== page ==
All the statistically analyses were performed by using SPSS 25.0 software (IBM, Armonk, NY, USA). Age and gender difference between the ADHD group and normal controls was tested using t-test and chi-square test, respectively. Calculated indicators for diagnostic validity included sensitivity, specificity, Youden index, diagnostic odds ratio, and likelihood ratio. Performance of diagnostic tests included predictive values as well as diagnostic accuracy, and comparisons of sensitivity specificity between the two groups were analysed using McNemar’s chi-squared test for paired data. In addition, the ROC curves were plotted and Z-test was performed to test whether there was a difference in the area under the curves (AUC), it is generally accepted that accuracy is high when the AUC is 0.7 to 0.9 [26].

Results

Subject characteristics

A total of 110 subjects were included in this study, and 55 of them were in the ADHD group and 55 were in the control group. There were no difference in the age (8.8 ± 1.76 vs 8.95 ± 1.50, p = 0.641) and gender ratio (Male/Female, 47/8 vs. 40/15, p = 0.101) between these two groups.

Diagnostic efficacy

As shown in Table 1, the WeDA system detected 52 positives in the 55 ADHD group and 54 negatives in the 55 controls. SNAP-IV detected 42 positives in the 55 ADHD group and 44 negatives in the 55 controls. The WeDA system had a higher sensitivity (94.55% vs. 76.36%, p = 0.021) and specificity (98.18% vs. 80.36%, p = 0.002) compared to that of SNAP-IV. Furthermore, the WeDA system also had higher a Youden Index, predictive efficacy, and diagnostic accuracy than SNAP-IV (Table 2).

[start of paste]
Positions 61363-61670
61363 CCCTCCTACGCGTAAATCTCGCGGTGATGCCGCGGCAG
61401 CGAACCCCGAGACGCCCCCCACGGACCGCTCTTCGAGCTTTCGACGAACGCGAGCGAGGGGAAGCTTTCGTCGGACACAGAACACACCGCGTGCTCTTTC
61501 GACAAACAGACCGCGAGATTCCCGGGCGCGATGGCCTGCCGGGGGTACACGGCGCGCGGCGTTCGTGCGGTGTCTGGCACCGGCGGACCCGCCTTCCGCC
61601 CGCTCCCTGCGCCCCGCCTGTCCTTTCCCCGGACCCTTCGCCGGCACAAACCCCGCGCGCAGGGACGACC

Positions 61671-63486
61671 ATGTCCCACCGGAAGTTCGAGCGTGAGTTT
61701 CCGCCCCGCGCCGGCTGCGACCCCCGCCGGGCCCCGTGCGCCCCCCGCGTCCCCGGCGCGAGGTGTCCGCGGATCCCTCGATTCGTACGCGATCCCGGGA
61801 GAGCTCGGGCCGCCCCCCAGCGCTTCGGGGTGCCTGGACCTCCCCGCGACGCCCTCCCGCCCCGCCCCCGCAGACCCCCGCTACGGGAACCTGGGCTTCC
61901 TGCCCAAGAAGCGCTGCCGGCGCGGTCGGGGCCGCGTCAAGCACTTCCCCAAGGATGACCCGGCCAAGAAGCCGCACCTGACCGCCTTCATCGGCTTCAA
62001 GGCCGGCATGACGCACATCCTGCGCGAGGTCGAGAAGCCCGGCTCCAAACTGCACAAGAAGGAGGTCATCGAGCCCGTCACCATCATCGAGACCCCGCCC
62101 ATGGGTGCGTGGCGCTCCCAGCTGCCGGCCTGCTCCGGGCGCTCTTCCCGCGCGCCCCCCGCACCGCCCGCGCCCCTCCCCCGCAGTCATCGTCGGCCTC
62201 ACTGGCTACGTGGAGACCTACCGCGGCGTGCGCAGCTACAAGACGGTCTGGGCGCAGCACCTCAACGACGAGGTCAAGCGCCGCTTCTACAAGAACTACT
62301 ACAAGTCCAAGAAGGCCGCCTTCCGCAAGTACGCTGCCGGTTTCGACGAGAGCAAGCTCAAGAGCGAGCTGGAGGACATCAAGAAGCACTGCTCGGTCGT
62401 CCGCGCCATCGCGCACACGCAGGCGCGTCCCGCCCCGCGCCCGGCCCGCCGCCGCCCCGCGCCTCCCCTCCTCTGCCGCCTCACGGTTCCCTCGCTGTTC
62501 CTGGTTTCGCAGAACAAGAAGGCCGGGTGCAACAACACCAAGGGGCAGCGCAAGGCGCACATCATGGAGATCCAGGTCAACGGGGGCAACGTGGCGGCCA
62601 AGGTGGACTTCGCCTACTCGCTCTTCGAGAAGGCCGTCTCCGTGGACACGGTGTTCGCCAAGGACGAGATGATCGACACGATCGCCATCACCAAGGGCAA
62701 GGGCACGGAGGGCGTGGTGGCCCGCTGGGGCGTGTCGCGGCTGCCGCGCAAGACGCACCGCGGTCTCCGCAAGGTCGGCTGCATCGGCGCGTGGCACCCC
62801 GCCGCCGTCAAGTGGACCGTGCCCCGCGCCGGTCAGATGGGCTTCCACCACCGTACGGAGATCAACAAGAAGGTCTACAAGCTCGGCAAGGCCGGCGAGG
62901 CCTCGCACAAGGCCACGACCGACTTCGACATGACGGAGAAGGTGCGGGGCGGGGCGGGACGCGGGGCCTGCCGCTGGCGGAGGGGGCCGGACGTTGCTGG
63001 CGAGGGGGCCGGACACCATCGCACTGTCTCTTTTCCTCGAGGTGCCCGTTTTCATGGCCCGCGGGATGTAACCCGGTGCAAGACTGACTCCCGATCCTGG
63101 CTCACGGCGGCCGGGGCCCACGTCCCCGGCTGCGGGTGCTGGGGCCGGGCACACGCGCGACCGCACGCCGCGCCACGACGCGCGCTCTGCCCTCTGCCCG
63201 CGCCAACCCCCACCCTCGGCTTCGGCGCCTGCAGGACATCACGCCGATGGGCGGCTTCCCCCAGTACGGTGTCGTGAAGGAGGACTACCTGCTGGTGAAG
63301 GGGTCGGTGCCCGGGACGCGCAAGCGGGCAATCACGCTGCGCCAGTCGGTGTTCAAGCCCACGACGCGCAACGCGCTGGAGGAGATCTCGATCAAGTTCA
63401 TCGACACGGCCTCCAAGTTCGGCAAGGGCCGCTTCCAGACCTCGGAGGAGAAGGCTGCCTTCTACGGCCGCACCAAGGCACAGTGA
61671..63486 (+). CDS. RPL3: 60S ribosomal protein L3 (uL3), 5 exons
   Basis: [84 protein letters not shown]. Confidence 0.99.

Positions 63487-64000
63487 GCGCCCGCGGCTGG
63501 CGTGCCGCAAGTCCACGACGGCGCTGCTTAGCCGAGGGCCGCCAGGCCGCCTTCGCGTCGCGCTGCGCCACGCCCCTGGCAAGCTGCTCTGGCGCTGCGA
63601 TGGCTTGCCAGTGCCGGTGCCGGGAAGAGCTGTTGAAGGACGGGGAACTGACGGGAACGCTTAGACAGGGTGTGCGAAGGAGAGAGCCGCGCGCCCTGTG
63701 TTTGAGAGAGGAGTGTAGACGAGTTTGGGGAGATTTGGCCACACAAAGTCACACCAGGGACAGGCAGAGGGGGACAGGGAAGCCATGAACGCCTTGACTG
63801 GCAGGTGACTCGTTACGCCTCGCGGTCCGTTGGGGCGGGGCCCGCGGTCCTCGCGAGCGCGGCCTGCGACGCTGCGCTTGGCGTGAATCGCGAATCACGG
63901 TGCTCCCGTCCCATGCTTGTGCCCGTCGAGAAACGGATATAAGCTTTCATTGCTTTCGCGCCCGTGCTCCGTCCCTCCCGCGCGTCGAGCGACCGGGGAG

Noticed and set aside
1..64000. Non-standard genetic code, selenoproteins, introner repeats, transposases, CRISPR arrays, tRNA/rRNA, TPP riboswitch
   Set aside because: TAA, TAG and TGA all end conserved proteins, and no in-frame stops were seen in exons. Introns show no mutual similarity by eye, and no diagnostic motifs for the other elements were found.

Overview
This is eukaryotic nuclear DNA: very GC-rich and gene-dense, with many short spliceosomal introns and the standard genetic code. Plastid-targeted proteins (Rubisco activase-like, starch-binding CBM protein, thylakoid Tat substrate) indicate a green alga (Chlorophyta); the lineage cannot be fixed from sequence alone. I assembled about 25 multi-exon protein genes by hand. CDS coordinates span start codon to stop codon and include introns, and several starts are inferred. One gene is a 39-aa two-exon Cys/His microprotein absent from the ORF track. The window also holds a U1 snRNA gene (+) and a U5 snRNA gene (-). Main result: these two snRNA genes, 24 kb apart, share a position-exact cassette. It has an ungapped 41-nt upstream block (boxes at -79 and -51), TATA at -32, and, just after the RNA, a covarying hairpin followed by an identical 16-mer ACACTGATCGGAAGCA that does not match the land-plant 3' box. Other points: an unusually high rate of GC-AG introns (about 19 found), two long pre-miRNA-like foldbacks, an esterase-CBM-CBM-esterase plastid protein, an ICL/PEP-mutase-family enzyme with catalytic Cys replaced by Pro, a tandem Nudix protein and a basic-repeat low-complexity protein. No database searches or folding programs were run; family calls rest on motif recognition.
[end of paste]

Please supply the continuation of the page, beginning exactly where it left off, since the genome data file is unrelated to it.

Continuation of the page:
Table 1 WeDA system and SNAP-IV results of all subjects 
Table 2 The diagnostic efficacy calculation results of WeDA system and SNAP-IV

The ROC curves of the WeDA system and SNAP-IV were presented in Fig. 3. The AUC of the WeDA system (0.964) was slightly higher than that of SNAP-IV (0.907), and the difference between them was not statistically significant (p = 0.068).

Fig. 3
figure 3

The ROC curve of WeDA system and SNAP-IV

Discussion

The current study found that both the WeDA system and SNAP-IV had good diagnostic value as indicated by the AUC. The sensitivity and specificity of SNAP-IV in this trial were similar to that of previous study [27]. Compared to SNAP-IV, the WeDA system showed better diagnostic accuracy in terms of sensitivity, specificity, likelihood ratio, and other indexes. The reason for this might be that the WeDA system is straightforward to use and the data are objective and less likely to be influenced by subjective factors.

Using accelerometry as an objective diagnostic indicator for children with ADHD has been studied for a long time with favorable results [17, 28, 29]. Furthermore, Niamh O’ Mahony et al. [20]. used an accelerometer together with a gyroscope to form an inertial measurement unit to distinguish the ADHD from control with an accuracy and sensitivity of up to 95%. Besides, deep learning based large amounts of motor data has been utilized for the diagnosis of ADHD. Munoz et al. [30] record the subjects’ motion for 6 school hours with accelerometers and analyzed it with Convolutional Neural Network (CNN), a deep learning model, to differentiate ADHD. The result showed an accuracy rate of 93.75%. However, using Recurrent Neural Networks, they analyzed the data that collected similarly and failed to find a significant difference between the ADHD group and the control group [18]. In the latest study, Amado-Caballero et al. placed a triaxial accelerometer on the wrist and used CNN to analyze 24-h activity data [21]. The results obtained a mean sensitivity of up to 97.62%, a specificity of 99.52%, and an AUC value of over 99%.